Yet this quietly spoken, erudite communicator also won considerable respect when, unlike the Prime Minister Boris Johnson, he was prepared to tell a Downing Street press conference in May 2020, his feeling on the Dominic Cummings lockdown furore. Cummings, a special advisor to the PM had clearly broken lockdown rules - to the outrage of the British public who were at home complying with strict conditions - yet he repeatedly refused to apologise. Of this, JVT spoke unequivocally, saying:

“In my opinion the rules are clear and they have always been clear. “They are for the benefit of all - and they apply to all.”

Prof Van-Tam has also been able to speak from personal experience about the disproportionate impact the coronavirus is having on the black, Asian and minority ethnic (BAME) community. As data on BAME Covid-19 deaths began to emerge, he acknowledged his own Vietnamese heritage and admitted to being seriously concerned about reticence in some Asian cultures regarding vaccination.

During press briefings concerning the vaccine roll out, JVT was in ebullient mood, pledging his own personal commitment to the roll out (he has since worked as a volunteer at a Nottingham community centre dispensing coronavirus jabs to the most vulnerable. Meantime, in London, Van-Tam remains the British PM’s go-to man for in-depth scientific explanations with internal polling conducted by the government showing clearly that he is the most trusted person to communicate the risks. The British public respect the scientist and is honest reporting of the facts and prefer his delivery over that of politicians, because JVT offers zero spin. The Professor himself, it seems, is relaxed about public perception - colleagues admit that he is “more interested in explaining what is going on than being famous.”

So who is JVT?

Jonathan Van-Tam grew up in Lincolnshire and attended Boston Grammar School where his father was a teacher. He graduated from the University of Nottingham in 1987 and has since had an illustrious career in public health and medicine, including returning to the university as a Clinical Senior Lecturer in 1997 and as a Clinical Professor of Health Protection in 2007.His roles have also included Consultant Epidemiologist and Head of the Pandemic Influenza Office at the UK Health Protection Agency in 2004 and chairman of the UK New and Emerging Respiratory Virus Threat Advisory Group (NERVTAG) from 2014 to 2017.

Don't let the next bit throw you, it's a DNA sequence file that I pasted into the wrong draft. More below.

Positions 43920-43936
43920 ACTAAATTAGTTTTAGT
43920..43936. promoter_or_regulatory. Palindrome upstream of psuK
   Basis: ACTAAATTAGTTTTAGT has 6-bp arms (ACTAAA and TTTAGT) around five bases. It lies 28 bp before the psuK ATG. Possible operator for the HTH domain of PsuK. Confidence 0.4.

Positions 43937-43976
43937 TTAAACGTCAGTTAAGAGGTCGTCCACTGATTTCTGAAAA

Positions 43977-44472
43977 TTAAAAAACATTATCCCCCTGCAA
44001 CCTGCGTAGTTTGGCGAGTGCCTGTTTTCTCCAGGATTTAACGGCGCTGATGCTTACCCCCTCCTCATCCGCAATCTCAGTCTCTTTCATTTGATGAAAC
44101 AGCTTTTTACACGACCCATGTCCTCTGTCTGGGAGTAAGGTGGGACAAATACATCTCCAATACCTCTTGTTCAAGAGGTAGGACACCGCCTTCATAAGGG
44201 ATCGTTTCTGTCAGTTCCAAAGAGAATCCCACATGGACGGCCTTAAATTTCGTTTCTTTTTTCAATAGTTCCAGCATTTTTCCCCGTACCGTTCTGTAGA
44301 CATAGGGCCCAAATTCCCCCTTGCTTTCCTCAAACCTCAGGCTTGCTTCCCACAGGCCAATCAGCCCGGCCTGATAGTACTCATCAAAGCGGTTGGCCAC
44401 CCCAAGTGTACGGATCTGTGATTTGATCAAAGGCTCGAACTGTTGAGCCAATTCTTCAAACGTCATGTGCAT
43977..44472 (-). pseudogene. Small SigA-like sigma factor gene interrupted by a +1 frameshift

He has also at several points advised the World Health Organisation and the UK Scientific Advisory Group for Emergencies. He was given an MBE in 1998’s New Year’s Honours for his work designing medical kits for large groups of teenagers on camping expeditions.

He had worked with the Lincolnshire Army Cadets since 1988.

As Deputy Chief Medical Officer JVT is part of a team of three that supports the Chief Medical Officer (CMO) in their role as independent adviser to government on medical matters and the Head of Profession for all directors of public health in local government. In his spare time, Mr Van Tam is a dedicated supporter and season ticket holder of his home-town team Boston United, perhaps where he gets his football analogies from.

Today JVT is said to be the Most Trusted Man in Britain - and has been befriended by Larry, a brown-and-white tabby who has been a resident of No. 10 since 2001. Larry’s reputation as a good judge of character is formidable, and political folklore has it that a successful greeting from him is tantamount to an overarching blessing in politics. Larry’s endorsement of Jonathan as an authority with a style that would reach the British public turned out to be spot on - without the feline’s approval we wouldn’t have heard why Covid 19 is not like a yoghurt, and easy to understand lesson in the virus that was free from convoluted messaging. JVT readily admits to “road testing” his analogies on his wife (who he refers to as “Mrs VT”) and his mum (who he told TV viewers calls him “Jonny”) andrecently ranked 5 places higher than heartthrob actor Matthew McConaughey in Grazia magazine’s “chart of lust”.  When asked what the vaccine means to him, JVT is typically everyman, admitting that he is looking forward to returning to a life with a little normality - a sentiment the whole of Britain, if not the wider world, can whole heartedly relate to. And that is what makes him “Van-tastic”.